Malca-Amit CEO prompts firms to be vigilant and wary of new clients.
Last week’s World Jewellery Confederation (CIBJO) meet in Moscow featured an in-depth discussion about the security of jewellery and diamond companies across the world, with Malca-Amit chief executive officer Nigel Paxman stating that the industry needs to be "constantly vigilant".
The Sector B and Sector C presentations during the CIBJO conference, which focused on manufacturing and technology, distribution and retail, featured a number of representatives from across the industry, who presented their thoughts on current issues. The talks were hosted by Sector B’s executive vice president and the BJA’s chief executive, Simon Rainer.
Malca-Amit’s Paxman described how security challenges in the jewellery industry are varying from country to country, city to city, and even between nearby streets. In a report on the CIBJO website, he provides examples of the daring nature of jewellery crimes today, such as the Brussels airport heist of February 2013 where US$50 million of valuables, including diamonds, were taken.
Paxman added that criminals are becoming ever-more daring and original in their approaches to jewellery crime and said the industry should "remain constantly vigilant", in particularly when doing business with new potential clients.
New technology and software being used to halt and track down criminals that target the industry are formerly military applications, with Paxman nothing that armoured vehicles had also become increasingly sophisticated and used by the industry in recent years.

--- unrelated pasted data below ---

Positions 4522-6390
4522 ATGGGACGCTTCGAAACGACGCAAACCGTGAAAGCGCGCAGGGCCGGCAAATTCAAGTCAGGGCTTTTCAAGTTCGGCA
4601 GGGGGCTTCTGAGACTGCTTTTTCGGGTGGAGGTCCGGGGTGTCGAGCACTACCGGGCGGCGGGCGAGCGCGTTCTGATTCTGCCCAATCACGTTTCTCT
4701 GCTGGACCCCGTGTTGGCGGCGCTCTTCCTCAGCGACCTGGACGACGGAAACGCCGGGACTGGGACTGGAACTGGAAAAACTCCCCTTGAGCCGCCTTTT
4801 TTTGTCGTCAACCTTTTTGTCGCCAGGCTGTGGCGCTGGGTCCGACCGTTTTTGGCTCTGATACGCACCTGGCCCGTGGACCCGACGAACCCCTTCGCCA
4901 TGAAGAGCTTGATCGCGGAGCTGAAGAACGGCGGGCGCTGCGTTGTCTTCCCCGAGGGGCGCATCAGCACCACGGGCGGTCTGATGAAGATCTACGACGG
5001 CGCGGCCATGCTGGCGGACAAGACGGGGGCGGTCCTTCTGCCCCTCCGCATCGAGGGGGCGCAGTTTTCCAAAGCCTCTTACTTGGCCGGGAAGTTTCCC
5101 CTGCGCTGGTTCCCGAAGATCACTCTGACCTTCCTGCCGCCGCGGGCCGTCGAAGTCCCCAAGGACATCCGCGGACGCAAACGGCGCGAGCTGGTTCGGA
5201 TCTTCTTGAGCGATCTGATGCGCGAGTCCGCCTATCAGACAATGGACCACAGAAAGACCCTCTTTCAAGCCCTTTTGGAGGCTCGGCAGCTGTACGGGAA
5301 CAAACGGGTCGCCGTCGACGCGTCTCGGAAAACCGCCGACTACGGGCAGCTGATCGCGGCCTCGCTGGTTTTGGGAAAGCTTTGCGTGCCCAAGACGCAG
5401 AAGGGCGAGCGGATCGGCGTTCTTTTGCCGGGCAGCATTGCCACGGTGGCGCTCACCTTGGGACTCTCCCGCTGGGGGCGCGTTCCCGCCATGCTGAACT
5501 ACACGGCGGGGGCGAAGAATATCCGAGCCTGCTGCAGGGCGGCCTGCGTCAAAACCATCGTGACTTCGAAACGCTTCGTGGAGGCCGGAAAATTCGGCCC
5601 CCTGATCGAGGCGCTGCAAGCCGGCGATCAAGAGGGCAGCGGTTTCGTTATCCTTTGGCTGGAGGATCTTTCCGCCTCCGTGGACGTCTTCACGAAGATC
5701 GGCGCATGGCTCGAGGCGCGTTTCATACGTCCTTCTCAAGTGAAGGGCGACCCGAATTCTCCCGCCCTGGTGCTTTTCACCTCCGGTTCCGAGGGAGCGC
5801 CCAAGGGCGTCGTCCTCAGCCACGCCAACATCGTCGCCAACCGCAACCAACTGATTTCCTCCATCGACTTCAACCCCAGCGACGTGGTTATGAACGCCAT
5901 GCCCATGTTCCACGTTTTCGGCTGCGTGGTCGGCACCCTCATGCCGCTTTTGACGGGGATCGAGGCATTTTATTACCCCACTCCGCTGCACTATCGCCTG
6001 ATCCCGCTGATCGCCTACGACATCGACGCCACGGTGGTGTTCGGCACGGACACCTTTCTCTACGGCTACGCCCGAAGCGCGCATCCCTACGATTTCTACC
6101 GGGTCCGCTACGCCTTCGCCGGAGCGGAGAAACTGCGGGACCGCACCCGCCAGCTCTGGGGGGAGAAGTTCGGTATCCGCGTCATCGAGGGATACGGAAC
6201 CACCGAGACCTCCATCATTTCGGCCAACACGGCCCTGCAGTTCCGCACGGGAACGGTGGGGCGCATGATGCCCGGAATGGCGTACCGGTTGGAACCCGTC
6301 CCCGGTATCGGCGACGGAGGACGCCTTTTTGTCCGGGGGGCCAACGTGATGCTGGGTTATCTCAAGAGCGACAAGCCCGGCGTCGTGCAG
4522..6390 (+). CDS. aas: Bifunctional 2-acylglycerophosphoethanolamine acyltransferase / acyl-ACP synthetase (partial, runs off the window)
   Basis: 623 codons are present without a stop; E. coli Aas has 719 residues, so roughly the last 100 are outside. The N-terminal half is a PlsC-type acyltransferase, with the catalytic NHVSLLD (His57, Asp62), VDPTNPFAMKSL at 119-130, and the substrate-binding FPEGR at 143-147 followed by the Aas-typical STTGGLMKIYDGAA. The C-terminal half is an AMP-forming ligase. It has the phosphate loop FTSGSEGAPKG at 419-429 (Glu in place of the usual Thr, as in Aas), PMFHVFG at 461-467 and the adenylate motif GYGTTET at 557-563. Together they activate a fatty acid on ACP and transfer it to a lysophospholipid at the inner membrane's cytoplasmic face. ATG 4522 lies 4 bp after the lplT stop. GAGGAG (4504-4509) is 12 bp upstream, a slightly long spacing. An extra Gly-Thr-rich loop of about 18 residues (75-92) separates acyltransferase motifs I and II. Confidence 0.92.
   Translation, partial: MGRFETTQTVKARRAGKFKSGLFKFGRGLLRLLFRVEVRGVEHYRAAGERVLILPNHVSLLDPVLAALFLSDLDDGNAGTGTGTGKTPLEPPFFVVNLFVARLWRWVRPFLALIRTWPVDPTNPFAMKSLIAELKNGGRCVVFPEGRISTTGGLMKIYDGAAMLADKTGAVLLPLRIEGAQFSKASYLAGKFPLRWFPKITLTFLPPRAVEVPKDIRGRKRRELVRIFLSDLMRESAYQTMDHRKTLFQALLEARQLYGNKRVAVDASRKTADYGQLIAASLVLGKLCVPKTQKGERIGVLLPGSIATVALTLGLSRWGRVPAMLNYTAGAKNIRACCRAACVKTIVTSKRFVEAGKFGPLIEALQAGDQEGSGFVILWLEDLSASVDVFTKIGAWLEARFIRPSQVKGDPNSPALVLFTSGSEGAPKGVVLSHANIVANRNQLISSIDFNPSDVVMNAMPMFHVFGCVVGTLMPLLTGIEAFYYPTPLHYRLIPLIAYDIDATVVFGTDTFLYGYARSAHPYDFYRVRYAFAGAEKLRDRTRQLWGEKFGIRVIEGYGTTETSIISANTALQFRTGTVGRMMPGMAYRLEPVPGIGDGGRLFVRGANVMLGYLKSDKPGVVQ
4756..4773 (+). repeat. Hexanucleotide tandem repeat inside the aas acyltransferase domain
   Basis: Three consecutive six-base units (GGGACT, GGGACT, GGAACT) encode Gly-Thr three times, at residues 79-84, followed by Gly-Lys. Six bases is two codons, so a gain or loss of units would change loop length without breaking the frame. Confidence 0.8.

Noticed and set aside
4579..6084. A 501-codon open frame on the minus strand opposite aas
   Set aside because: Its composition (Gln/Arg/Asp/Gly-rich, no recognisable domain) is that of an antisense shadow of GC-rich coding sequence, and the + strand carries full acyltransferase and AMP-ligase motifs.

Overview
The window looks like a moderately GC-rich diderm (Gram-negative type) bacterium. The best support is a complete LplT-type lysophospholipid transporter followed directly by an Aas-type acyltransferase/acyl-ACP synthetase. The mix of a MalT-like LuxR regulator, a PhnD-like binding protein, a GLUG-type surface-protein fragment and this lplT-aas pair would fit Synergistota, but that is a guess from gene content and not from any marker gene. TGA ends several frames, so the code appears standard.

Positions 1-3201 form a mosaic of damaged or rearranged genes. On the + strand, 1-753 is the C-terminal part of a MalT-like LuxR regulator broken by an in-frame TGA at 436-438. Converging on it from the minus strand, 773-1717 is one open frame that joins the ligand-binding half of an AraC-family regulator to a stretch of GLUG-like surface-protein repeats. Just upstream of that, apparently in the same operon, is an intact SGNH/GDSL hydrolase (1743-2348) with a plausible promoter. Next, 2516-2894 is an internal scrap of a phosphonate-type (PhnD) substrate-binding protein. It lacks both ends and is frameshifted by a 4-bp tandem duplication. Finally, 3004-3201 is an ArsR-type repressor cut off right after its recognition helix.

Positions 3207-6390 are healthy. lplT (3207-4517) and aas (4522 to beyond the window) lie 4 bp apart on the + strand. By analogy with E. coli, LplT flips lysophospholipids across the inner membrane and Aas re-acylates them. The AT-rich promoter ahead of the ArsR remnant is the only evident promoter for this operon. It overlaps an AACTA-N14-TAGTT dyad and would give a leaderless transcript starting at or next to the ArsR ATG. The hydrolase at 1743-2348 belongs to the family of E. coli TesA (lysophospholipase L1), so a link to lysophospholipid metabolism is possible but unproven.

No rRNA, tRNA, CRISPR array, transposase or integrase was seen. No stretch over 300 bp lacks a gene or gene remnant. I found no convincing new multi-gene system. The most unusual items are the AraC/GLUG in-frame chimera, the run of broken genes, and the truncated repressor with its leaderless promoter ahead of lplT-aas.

He also told companies to take heed when transporting diamonds or valuables using air freight, stating: "The airlines do not handle your goods with kid gloves in the way that we do. They throw the packages around despite them being valuables. This can cause scratches and damage to the goods inside the parcels if they are not packed properly."
Further discussions on the day focused on innovations in jewellery design and manufacturing, while Professor Marylyn Carrigan, co-director of The Centre for Trust and Ethical Behaviour at the Coventry University Business School, revealed her findings from a recent CSR study in the UK industry, reporting how many firms had been hit by a consumer backlash after being discovered to have behaved in a way that was regarded as not being in the spirit of corporate social responsibility (CSR).
Campaigner Greg Valerio spoke on the issue of Fairtrade gold and the difference it is making to the lives of artisanal mining communities. The Company of Master Jewellers’ chief executive and CIBJO Sector C executive vice president Willie Hamilton also spoke on the day, calling for a change in the attitude of the trade, in the vein of his recently-launched Just Ask campaign. He said: "The best thing to do if you want to find out is simply to ask. What are you selling, and where is it from. These are questions that you must be asking in order to be an ethical and transparent business."